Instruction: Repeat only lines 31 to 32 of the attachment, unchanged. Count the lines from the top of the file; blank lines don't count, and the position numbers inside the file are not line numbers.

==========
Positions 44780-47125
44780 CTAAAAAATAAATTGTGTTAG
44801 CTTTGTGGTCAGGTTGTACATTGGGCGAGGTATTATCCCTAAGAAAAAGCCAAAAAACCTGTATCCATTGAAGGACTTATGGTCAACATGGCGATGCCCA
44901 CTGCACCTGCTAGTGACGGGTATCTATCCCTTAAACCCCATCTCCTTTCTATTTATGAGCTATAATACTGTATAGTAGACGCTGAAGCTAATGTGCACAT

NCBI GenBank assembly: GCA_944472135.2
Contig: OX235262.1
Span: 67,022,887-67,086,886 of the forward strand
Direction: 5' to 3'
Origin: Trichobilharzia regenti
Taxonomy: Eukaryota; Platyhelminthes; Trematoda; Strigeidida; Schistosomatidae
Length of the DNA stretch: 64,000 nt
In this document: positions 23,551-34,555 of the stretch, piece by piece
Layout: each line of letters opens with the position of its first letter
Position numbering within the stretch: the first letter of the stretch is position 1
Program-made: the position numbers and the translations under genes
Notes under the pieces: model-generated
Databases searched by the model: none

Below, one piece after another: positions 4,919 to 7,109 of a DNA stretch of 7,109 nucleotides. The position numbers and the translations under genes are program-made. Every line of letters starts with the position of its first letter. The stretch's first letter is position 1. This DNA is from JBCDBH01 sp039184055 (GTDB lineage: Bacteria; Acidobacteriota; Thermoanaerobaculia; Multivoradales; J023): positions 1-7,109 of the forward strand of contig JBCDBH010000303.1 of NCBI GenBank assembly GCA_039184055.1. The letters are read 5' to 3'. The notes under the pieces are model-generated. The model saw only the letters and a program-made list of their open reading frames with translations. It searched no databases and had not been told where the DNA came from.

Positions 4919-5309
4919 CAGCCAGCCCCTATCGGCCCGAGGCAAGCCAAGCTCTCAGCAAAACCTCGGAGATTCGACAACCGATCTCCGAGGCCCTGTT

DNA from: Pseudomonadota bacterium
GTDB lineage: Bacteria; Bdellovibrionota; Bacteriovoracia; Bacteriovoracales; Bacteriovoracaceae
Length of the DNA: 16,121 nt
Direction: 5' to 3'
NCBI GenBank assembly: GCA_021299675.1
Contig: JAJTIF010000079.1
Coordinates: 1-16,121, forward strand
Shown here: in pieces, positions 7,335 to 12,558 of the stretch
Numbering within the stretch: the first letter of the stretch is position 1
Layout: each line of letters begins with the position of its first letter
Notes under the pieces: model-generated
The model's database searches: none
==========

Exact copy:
Notes under the pieces: model-generated
The model's database searches: none